It didn’t take long. Shortly after Hurricane Dorian damaged countless homes and businesses in the northern
“We’ve surprisingly had several calls,” said
“They say, ’I don’t want to sound heartless, but if any properties come up, I’m a buyer.’”
While the timing of the phone calls may appear awkward, the inquiries from would-be buyers is not new for a region whose island nations and territories are often roughed up by hurricanes.
In 2017, investors scanned the
There were discounts to be had. On
Some of the would-be buyers include investors in search of profits, foreign nationals seeking vacation homes, or hedge fund operators who see future profits in apartment buildings and hotels.
Overall, agents say, investors are attracted by depressed prices, and a possible upside fueled by government disaster funding and new capital from the private sector.
Still, timing is critical. And so is knowledge of insurance, construction, regulations, and local contacts, agents and other experts say.
“I’m not sure I’d rush today,” said
“There probably are some deals now … people need the cash,” he added. “These people lost their living. They’re going to take a big discount to be able to liquidate today. There may be good opportunities if you can find the people.”
But there are wild cards in the speculation game, including the extent of damage in the affected islands and the nation’s capacity to recover from disaster. In some places, is it so severe that an investment isn’t worth it?
“My concerns would be what’s going to happen" in islands that had very high levels of devastation, said
Investors with an eye for affected Bahamian properties could be in for a long wait for profits, given the severity of the storm and the widespread damage it caused. In the northern islands, storm waters rose as high as 23 feet, and horizontal tornadoes leveled homes as Dorian dawdled for days over the islands.
The pace of any property turnover is likely to hinge on how quickly homes and business can be repaired or rebuilt, who wants to stay and who wants to leave, and who has insurance and who doesn’t.
Earlier this month, he said he was wearing two hats: one as a
The worst damage was on the northern shore, Sarles said. “The southern shore, where all of the higher-end properties are, was virtually untouched.”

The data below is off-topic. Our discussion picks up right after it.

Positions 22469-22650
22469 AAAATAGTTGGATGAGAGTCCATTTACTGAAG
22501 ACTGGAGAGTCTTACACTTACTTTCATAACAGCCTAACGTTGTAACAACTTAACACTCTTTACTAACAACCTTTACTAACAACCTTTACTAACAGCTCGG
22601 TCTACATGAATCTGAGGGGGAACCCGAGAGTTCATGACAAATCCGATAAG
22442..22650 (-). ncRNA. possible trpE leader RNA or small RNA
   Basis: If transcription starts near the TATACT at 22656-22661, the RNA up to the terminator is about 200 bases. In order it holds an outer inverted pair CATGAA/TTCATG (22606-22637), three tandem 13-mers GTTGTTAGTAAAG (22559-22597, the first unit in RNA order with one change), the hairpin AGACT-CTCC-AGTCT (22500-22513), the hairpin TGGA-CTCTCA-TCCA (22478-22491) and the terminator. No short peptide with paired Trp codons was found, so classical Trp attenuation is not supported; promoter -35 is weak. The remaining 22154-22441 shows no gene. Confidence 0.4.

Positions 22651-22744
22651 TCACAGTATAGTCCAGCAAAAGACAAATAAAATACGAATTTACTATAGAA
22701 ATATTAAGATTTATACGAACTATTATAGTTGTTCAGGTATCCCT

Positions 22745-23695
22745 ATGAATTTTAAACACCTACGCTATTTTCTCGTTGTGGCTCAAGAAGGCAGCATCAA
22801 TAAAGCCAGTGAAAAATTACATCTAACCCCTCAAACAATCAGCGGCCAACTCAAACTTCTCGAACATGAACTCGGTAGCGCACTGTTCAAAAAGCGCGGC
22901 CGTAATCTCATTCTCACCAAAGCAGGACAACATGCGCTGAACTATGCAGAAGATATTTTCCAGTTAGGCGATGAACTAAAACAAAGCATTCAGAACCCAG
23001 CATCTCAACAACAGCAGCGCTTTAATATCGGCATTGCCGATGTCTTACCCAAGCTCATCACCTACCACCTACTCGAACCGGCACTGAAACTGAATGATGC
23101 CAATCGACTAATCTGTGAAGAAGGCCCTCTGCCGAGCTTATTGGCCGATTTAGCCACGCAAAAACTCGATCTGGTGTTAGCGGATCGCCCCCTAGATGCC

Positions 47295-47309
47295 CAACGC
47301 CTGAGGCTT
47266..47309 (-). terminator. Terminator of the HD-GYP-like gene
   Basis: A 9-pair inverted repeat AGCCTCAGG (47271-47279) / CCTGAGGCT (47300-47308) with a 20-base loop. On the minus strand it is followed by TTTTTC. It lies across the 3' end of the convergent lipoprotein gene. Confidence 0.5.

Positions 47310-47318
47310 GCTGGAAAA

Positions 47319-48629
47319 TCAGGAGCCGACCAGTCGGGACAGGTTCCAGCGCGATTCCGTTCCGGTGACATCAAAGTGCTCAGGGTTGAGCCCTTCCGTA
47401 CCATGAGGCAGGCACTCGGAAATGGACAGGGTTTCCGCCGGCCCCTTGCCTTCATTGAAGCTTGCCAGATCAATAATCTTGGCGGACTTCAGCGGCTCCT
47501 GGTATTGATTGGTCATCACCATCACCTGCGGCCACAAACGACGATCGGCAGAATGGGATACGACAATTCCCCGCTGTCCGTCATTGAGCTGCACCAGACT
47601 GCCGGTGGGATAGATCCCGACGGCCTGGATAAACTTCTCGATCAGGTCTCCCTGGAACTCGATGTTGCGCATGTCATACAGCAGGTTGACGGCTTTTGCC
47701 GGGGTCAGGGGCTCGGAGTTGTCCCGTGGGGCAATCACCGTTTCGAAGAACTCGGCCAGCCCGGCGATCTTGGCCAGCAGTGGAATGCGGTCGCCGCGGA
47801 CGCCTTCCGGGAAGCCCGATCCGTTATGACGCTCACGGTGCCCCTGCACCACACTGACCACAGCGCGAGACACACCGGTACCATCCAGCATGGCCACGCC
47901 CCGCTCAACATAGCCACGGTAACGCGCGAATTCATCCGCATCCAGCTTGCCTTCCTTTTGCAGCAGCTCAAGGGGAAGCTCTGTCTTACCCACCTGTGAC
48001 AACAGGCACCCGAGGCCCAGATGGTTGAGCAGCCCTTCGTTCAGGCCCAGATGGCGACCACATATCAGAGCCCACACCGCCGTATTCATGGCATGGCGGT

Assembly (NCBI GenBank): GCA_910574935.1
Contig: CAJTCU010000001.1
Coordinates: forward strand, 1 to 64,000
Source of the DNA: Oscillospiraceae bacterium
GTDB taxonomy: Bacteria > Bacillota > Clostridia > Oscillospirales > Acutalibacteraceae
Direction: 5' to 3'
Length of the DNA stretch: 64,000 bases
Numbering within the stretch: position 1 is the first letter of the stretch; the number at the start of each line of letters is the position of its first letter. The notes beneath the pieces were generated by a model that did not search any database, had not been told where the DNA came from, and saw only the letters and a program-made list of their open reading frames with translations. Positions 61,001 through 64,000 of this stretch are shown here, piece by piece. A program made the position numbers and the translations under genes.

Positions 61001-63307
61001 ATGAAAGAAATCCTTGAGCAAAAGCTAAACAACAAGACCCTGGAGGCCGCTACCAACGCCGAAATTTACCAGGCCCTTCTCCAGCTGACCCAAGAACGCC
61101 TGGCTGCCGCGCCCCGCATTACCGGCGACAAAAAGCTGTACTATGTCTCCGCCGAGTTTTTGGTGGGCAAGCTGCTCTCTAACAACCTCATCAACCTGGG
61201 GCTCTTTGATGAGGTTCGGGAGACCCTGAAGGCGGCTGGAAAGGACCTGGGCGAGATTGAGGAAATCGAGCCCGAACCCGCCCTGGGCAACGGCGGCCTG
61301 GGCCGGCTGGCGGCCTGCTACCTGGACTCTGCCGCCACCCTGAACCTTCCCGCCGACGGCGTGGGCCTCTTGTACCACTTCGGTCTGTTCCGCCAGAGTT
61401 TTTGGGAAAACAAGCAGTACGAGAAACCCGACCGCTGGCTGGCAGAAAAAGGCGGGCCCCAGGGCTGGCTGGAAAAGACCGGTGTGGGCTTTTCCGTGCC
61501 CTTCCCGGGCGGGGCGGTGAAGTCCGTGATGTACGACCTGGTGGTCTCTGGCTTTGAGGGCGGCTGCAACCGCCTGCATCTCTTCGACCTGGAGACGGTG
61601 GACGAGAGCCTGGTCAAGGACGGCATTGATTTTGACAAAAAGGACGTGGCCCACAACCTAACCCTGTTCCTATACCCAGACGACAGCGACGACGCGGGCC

He said that he, too, lost a personal home in
“This is a transition period here,” he said.
“We’ve had a tremendous outpouring of foreign relief,” Sarles said. “Now everyone’s at the building stage. We still need water on the island. It’s going to take a while on the east end to get the salt out of the system.”
Some of the relief is coming from nonprofits, such as the
“In this situation, we need 10,000 sheets of plywood,” said
Wearing his agent’s hat, Sarles sees opportunities for renewal and economic growth beyond the destruction.
“Immediately after the storm, two people had been looking and called me. We were working on derelict properties,” he said. “The sellers were motivated.”
He said there is an active rental market on
Sarles is also encouraged by multimillion-dollar investment commitments from the cruise line operators
“We’re going to have an influx of capital,” he said. “There are going to be jobs. There’s opportunity.”
In the end, the bet is that the northern islands will pick up on their history of being one of the most active real estate markets in the country.
According to a residential market report by Lightbourn’s firm that covered 2014 to 2018, the Abacos “was one of the strongest markets where
“Definitely there is going to be a reset in the market on the values, probably below 2009 recession levels,” Lightbourn said. “But I think it is going to come storming back, particularly in the cays around the Abacos.”
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